Geminids meteor shower on December 13th

The Geminid meteor shower peaks this year on the 13th December. The constellation will be in the east by 9pm and the Moon will not be rising until about 11:30pm.

The map above shows Gemini at 11:30pm on the 13th December just as the Moon is rising. The radiant of the meteor shower is marked. Look to the south for the best views of any meteors. Rates are predicted to about 100 per hour, although this assumes idea conditions. Don’t forget to wrap up warm!

Clear skies,
Ian Smith

Novembers talk, “Exploring our star from space”

Professor Richard Harrison is the head of the Space Physics Division and Chief Scientist at RAL. He has been a solar physicist for 35 years and he graced us a few years ago on the subject of hardware in space, exploring the Sun, in particular with the two STEREO observatories (=Solar-TErrestrial-RElations-Observatory) which were launched in October of 2006. Both have two helioscopic imagers (HI), one looking at the Sun and one looking past the Sun. The craft were launched so that one lagged behind the Earth and the other went ahead (hence: STEREO Ahead and Behind). I pinched that from my April 2011 writeup and I want to say I am glad that we have such amazing gadgets monitoring the Sun, especially as we have been watching a major sunspot group 12192 reappearing after causing concern in October. Bob may have something to say about it, please!
The SOHO solar observatory has been going strong for 19 years and its main observing wavelength is in UV, 171 Angstrom (1710 nm). STEREO has been observing in 304 Angstrom, a near UV wavelength which picks up helium radiation, so is ideal for identifying CMEs (coronal mass ejections), potentially harmful to us on Earth.
STEREO A has a slightly smaller orbit than STEREO B is now about to lap its partner on the inside as they come together in the middle of 2015, by which time we will be on that side of the Sun in our orbit. Both satellites are tilted slightly so that they don’t look directly at the Sun – they only need to capture one ten million millionth of the Sun’s light. We do lose information at times when the Sun is between us and them, as happened when we temporarily lost contact with STEREO B last month.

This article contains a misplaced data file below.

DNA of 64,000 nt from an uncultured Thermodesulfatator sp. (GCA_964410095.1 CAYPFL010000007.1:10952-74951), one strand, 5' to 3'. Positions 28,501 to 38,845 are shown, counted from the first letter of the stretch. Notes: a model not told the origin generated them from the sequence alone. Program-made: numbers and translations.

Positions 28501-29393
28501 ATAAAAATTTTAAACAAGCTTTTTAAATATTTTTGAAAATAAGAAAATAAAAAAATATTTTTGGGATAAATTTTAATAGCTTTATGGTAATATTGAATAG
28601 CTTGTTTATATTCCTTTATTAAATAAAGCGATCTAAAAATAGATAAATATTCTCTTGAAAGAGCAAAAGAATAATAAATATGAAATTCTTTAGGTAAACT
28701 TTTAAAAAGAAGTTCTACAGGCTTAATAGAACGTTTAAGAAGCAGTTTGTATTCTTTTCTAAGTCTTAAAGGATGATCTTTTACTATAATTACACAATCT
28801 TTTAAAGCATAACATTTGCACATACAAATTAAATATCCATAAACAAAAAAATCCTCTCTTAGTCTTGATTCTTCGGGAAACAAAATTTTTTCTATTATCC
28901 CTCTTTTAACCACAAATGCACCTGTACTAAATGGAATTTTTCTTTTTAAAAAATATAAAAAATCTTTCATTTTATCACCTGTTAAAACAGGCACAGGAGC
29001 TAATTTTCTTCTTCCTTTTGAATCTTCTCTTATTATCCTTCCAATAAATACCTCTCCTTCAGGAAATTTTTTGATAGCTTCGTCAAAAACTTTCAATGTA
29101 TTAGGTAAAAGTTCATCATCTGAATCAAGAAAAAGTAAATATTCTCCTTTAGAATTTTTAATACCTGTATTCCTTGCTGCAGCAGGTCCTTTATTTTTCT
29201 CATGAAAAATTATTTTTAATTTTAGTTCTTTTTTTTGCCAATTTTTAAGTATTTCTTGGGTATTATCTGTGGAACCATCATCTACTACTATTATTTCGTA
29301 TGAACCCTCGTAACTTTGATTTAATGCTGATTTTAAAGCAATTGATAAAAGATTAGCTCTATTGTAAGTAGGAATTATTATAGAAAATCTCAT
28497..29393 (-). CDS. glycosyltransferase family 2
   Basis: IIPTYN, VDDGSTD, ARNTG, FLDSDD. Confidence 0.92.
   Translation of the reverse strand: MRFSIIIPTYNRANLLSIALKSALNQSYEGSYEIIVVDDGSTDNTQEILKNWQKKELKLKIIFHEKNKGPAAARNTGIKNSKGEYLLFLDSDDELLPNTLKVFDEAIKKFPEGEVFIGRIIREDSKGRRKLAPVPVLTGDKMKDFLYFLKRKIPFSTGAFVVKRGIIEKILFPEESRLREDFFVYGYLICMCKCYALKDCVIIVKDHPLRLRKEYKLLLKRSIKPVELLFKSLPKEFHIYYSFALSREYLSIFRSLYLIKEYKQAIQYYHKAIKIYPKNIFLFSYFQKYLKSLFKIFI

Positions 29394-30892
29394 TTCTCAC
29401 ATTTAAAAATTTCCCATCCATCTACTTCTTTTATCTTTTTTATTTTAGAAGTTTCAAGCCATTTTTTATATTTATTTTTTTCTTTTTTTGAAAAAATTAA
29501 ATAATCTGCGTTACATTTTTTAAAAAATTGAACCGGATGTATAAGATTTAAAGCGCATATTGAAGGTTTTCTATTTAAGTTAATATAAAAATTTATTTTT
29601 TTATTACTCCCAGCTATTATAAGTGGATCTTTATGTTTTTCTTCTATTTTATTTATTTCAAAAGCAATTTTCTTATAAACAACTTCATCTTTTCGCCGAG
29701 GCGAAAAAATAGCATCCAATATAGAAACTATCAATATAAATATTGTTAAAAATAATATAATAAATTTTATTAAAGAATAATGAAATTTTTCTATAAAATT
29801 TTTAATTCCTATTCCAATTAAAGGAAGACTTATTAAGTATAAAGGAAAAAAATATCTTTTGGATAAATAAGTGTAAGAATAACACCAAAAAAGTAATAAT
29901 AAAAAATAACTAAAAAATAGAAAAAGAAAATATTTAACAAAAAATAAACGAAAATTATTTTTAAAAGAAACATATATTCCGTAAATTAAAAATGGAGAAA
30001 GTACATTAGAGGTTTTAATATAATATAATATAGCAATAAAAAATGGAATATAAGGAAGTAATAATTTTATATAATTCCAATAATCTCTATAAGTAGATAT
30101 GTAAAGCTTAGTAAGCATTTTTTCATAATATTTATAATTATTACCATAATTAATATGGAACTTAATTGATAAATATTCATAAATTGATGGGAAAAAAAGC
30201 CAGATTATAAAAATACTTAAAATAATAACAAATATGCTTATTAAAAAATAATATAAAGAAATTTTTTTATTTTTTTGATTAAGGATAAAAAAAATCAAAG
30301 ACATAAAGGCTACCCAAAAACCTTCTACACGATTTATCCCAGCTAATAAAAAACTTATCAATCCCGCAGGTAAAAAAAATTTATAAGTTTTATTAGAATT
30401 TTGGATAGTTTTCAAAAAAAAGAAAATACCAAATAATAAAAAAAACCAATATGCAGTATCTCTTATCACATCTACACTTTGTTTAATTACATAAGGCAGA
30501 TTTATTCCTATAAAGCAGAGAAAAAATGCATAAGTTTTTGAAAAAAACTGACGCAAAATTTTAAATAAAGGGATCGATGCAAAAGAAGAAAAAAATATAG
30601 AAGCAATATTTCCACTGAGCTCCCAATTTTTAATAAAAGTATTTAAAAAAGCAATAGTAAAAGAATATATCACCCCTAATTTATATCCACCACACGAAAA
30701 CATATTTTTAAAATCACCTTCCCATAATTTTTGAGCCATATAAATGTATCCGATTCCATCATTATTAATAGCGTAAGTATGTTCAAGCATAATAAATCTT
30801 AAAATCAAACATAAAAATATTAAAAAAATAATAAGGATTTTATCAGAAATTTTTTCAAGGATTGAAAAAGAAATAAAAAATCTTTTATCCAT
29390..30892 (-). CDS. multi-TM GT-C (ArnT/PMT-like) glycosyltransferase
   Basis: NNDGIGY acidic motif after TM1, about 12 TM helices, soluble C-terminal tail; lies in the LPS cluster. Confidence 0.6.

We are lucky that so much is happening just down the road from us. The RAL space facility has 230 staff and has had a part in designing, building and testing 208 instruments in space. At present it is situated near the Harwell mound (Oxfordshire cross-country runners will know that well by now) but will be moving to another site near the main entrance, where the ESA (European Space Agency) will also be setting up a site.

The forerunner to RAL started 82 years ago with the Ionosond pole, sending pulses into the ionosphere to be picked up by ground-based radar.

As before, Professor Harrison was enthusiastic and informative, and he managed to give a plug for an interesting website, Urthecast, which is a high resolution video from the ISS, allowing you to monitor the Earth. Magic!

A difficult Lunar occultation of Saturn

On October 25th Saturn will be occulted by the Moon. The Sun will still be up when the occultation begins so if you decide to try for this event please be very, very careful not to accidently look at the Sun.

For Abingdon, the occultation begins at 17:03 BST, when Saturn will disappear behind the dark limb of the Moon.

At 18:07 BST Saturn reappears from behind the bright limb of the Moon. By now the Sun will have (just) set, but the Moon will only be 6 degrees above the horizon.

Clear Skies.

Opposition of Uranus

Uranus is at opposition on the night of October 7th 2014. See the map below:

The map above is for 8pm BST on the evening of the 7th October. At opposition the Earth is between the planet and the Sun. This means Uranus will rise at sunset and set at sunrise, so you have all night to view the planet. It will be at its highest at about 1:00pm BST on the 8th October.

You will need a pair of binoculars or a telescope of any size at x100 to see it’s disk. Being so far away (19.2AU from the Sun) it has a very small angular size: between 3 and 4 arcseconds. Its just big enough for you to see it is a non stellar point, but it is very small. It will have a blue/green colour.

Clear Skies,
Ian